Skeptophilia (skep-to-fil-i-a) (n.) - the love of logical thought, skepticism, and thinking critically. Being an exploration of the applications of skeptical thinking to the world at large, with periodic excursions into linguistics, music, politics, cryptozoology, and why people keep seeing the face of Jesus on grilled cheese sandwiches.

Monday, January 16, 2017

Sifting fact from fiction

President-elect Donald Trump's latest ploy, any time he is criticized in the press, is to claim that what they're saying is "fake news."  (That, and to threaten to revoke their right to cover his speeches.)

Five days ago, he tweeted (of course, because that's how adults respond to criticism) that the Russian dossier alleged to have compromising information on him was "fake news and crap."  The, um, interaction he is alleged to have had with some Russian prostitutes was likewise "fake news, phony stuff, it did not happen."  About CNN, he said the "organization’s terrible...  You are fake news."  He's banned reporters from The Washington Post from attending his events, calling it "incredibly inaccurate... phony and dishonest."

[image courtesy of the Wikimedia Commons]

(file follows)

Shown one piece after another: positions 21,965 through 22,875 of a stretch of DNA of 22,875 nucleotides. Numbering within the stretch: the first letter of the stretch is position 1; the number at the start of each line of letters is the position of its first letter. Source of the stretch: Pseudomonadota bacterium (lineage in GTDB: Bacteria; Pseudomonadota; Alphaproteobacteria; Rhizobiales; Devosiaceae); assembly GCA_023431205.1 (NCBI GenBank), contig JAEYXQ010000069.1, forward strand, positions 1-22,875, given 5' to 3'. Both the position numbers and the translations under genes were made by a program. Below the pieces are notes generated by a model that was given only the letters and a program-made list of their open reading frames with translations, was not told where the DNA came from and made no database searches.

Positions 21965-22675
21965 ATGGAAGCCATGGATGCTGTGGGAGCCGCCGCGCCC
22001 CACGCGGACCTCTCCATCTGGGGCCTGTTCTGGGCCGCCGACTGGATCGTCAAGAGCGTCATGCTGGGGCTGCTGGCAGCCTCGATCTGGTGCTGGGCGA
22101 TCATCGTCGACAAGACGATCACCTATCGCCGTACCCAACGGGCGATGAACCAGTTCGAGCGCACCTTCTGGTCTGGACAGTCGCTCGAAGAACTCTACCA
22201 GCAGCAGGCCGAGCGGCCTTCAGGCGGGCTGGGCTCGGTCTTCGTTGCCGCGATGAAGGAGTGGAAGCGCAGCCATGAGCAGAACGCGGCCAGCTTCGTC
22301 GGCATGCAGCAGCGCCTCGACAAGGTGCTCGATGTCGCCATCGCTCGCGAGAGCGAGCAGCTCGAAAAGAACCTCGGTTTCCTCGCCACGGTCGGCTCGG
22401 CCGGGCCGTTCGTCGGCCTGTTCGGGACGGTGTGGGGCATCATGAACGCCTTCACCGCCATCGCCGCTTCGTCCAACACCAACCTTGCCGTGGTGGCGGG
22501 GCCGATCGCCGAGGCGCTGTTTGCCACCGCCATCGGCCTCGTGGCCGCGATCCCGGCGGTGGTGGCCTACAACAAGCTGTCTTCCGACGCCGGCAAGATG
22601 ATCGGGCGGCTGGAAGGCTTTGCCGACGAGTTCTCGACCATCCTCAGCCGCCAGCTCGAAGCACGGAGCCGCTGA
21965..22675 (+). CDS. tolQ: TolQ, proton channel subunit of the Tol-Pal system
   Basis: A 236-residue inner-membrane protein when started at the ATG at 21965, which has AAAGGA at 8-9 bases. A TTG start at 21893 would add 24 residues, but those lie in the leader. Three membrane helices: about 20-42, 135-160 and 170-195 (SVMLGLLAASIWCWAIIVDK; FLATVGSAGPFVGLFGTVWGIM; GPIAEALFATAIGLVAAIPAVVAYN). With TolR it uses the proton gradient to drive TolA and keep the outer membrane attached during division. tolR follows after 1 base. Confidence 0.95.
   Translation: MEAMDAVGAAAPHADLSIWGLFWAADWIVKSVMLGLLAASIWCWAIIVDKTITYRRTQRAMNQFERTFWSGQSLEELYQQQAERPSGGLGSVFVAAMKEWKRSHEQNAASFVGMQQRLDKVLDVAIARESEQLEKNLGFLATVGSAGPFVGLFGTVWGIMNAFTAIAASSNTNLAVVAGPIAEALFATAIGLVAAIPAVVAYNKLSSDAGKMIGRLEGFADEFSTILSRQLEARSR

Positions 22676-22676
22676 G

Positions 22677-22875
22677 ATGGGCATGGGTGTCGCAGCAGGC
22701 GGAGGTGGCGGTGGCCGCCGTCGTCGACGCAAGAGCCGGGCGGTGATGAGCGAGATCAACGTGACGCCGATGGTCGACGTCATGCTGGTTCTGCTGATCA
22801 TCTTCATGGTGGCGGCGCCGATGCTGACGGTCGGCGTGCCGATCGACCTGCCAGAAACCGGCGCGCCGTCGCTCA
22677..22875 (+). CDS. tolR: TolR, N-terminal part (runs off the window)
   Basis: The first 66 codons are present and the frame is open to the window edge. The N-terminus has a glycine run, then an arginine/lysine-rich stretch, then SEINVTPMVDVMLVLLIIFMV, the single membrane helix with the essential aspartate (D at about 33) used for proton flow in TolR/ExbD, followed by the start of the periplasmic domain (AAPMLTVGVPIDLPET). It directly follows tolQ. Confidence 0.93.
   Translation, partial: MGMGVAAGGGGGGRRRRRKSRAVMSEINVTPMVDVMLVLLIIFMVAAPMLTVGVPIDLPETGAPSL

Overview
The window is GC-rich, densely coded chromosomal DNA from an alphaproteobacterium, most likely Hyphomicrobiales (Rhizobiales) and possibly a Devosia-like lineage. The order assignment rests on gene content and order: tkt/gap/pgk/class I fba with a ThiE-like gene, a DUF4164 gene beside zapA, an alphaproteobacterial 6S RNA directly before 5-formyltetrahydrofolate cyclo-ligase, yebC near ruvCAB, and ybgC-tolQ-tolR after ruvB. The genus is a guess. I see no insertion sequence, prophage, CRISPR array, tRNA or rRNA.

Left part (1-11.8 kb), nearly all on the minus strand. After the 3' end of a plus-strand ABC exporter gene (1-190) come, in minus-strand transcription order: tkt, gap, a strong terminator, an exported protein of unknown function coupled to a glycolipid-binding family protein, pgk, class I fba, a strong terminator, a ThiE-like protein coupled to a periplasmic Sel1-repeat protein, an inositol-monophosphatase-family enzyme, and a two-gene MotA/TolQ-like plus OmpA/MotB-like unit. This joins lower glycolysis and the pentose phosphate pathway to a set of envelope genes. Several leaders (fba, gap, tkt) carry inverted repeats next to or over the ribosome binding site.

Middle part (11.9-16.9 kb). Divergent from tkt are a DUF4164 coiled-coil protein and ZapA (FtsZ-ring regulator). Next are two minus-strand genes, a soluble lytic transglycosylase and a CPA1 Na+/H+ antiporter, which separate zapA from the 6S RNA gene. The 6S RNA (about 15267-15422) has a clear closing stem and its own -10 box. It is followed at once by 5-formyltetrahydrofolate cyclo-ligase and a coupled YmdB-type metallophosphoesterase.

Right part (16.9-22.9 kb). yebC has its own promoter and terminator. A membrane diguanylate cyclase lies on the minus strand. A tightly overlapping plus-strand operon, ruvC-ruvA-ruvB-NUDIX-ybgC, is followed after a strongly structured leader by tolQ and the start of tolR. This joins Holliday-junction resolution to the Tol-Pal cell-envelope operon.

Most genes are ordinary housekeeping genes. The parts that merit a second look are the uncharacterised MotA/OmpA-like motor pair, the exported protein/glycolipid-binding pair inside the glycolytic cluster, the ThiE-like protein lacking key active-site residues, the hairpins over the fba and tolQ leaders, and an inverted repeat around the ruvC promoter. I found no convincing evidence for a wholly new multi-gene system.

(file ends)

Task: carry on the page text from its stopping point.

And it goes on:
There are two things that are troubling about this.

One is that Trump himself has been responsible for more than one demonstrably false claim intended to do nothing but damage his opponents.  Kali Holloway of AlterNet found fourteen, in fact.  Trump either created himself, or was responsible for publicizing, claims such as the following:
  • Barack Obama was a Kenyan Muslim and never attended Columbia University
  • Hillary Clinton was covering up a chronic debilitating illness and was too sick to serve
  • Ted Cruz's father was involved in the plot to kill John F. Kennedy
  • Thousands of Muslims in and around New York City had a public demonstration to cheer the events of 9/11
  • Supreme Court Justice Antonin Scalia was murdered
  • 97% of the murders in the United States are blacks killing other blacks (when confronted on this blatantly false claim, he said, "It was just a retweet... am I going to check every statistic?")
  • Millions of votes in the presidential election were cast illegally
  • Climate change is a Chinese hoax
  • Vaccines cause autism -- and that the doctors opposing this fiction deliberately lied to cover it up
And so on and so forth.

So Trump calling out others for fake news should definitely be an odds-on contender for the "Unintentional Irony of the Year" award for 2017.

The more upsetting aspect of this, however, is that Trump is implying that you can't trust anything on the media -- except, of course, what comes out of his mouth.  The implication is that nothing you see on the news or read in the newspaper is true, that the default stance is to say it's all fake.